Tributary: Definition, Systems & Examples

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  • 0:02 Background to Tributaries
  • 1:15 Definition of Tributaries
  • 2:07 Tributary Systems
  • 3:12 Some More Examples of…
  • 4:47 Lesson Summary
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Lesson Transcript
Instructor: Suzanne Rebert

Suzanne has taught college economics, geography, and statistics, and has master's degrees in agricultural economics and marine affairs (marine resource management).

A river is rarely as simple as it looks! Most rivers are tributaries and belong to tributary systems. In this lesson, you'll learn about these important natural systems and take a quiz to check your understanding.

Background to Tributaries

Imagine that you're the powerful ruler of an ancient empire. You spend a major part of each day welcoming the leaders of all the smaller nations and tribes within your realm. As you gaze out at the visitors, you see endless lines of them coming to see you with rich gifts to lay at your feet. All these people are bringing you a share of the resources, products, and treasures of their lands. Your visitors are here to pay tribute to you, and this tribute that flows into your palace every day makes you a strong ruler, able to do amazing things.

Like this ruler, a river or lake receives water and other resources from smaller rivers and streams all over its 'empire,' or watershed. These smaller waterways leading to the larger water body are known as tributaries. You can think of them as paying 'tribute' to the larger river or lake, bringing it the precipitation, sediment, and nutrients that originated farther upstream. These 'gifts' make large rivers even more powerful and help large lakes support even bigger ecosystems.

Definition of Tributaries

A tributary is a river or stream that flows into a larger river or a lake. When you think about it, almost every river flows into another river or a lake, and most of the rest flow into an ocean! Since all of this water is part of the earth's water cycle, most bodies of water are both receivers and givers of water to some other body. Evaporation from the world's oceans (and from isolated basins, like the Great Salt Lake, Caspian Sea, and Dead Sea) becomes precipitation that keeps the whole cycle moving.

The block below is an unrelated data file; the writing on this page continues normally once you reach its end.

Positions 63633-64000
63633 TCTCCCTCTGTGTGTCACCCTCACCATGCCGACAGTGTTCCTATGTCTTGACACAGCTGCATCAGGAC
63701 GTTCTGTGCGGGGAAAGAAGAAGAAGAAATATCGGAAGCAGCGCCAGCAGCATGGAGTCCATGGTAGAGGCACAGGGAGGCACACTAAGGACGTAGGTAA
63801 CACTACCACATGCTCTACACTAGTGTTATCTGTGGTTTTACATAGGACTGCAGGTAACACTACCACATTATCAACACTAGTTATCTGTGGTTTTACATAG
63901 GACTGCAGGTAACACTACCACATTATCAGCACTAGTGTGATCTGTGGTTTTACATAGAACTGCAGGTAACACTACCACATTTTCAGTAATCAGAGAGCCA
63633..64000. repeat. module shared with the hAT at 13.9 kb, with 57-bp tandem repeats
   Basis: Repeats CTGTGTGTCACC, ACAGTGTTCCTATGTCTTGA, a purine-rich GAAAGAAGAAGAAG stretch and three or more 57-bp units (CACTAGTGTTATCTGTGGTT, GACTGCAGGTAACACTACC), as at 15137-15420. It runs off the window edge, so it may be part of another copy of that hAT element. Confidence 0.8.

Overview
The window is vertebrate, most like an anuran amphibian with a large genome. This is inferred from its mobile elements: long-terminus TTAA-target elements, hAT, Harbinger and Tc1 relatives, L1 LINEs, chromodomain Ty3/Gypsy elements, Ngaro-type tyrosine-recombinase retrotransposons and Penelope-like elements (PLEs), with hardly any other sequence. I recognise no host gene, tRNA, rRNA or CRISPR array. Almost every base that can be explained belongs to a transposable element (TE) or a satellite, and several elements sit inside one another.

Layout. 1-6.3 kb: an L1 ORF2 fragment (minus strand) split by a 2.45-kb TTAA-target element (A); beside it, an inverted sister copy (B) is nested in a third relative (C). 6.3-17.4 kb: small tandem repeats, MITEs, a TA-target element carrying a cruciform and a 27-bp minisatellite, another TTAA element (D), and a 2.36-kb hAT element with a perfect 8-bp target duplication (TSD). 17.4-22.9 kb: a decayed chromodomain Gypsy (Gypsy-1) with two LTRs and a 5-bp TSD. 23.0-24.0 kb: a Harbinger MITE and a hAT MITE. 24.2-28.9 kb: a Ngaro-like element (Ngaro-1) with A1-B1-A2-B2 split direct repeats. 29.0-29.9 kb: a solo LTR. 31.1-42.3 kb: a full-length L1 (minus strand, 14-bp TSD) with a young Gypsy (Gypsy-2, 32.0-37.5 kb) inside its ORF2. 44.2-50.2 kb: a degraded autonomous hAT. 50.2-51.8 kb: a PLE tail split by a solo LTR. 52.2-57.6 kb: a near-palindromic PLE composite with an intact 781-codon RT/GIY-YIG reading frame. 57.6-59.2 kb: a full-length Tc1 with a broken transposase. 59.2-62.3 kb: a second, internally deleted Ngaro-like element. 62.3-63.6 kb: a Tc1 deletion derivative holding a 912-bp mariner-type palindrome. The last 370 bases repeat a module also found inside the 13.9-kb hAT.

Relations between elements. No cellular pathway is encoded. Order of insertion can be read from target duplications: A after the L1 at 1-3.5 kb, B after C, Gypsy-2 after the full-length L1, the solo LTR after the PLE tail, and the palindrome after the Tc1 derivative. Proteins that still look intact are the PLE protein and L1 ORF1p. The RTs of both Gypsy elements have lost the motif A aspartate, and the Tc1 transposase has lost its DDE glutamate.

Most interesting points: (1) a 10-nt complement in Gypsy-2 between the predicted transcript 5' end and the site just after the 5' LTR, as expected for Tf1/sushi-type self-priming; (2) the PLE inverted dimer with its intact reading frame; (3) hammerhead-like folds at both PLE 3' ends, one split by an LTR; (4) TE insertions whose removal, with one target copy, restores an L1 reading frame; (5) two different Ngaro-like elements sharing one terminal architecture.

Wabash River watershed

Take a look at the above image. This is the tributary system of the Vermilion-Wabash River in Indiana. This system is a tributary of the Ohio River, which is in turn a tributary of the Mississippi.

Tributary Systems

A tributary system includes all the streams that collect water over an area and empty it into a particular river or lake. Each tributary collects the precipitation that falls within its own watershed. It doesn't have to go anywhere to collect the water, though - gravity does all the work because the boundaries of a watershed are determined by elevation.

For example, the water that flows into the Missouri River ends up there because it's the easiest river to get to. All the water has to do is flow downhill. The Missouri River has many tributaries, and it, in turn, is a tributary of the Mississippi River. Just by 'going with the flow' in this tributary system, a raindrop can get from eastern Montana (in the upper Missouri watershed) all the way down to the Gulf of Mexico and then the Atlantic Ocean. But what if the raindrop lands in western Montana? If it falls west of the Continental Divide, it will enter a tributary system that takes it to the Pacific Ocean instead!

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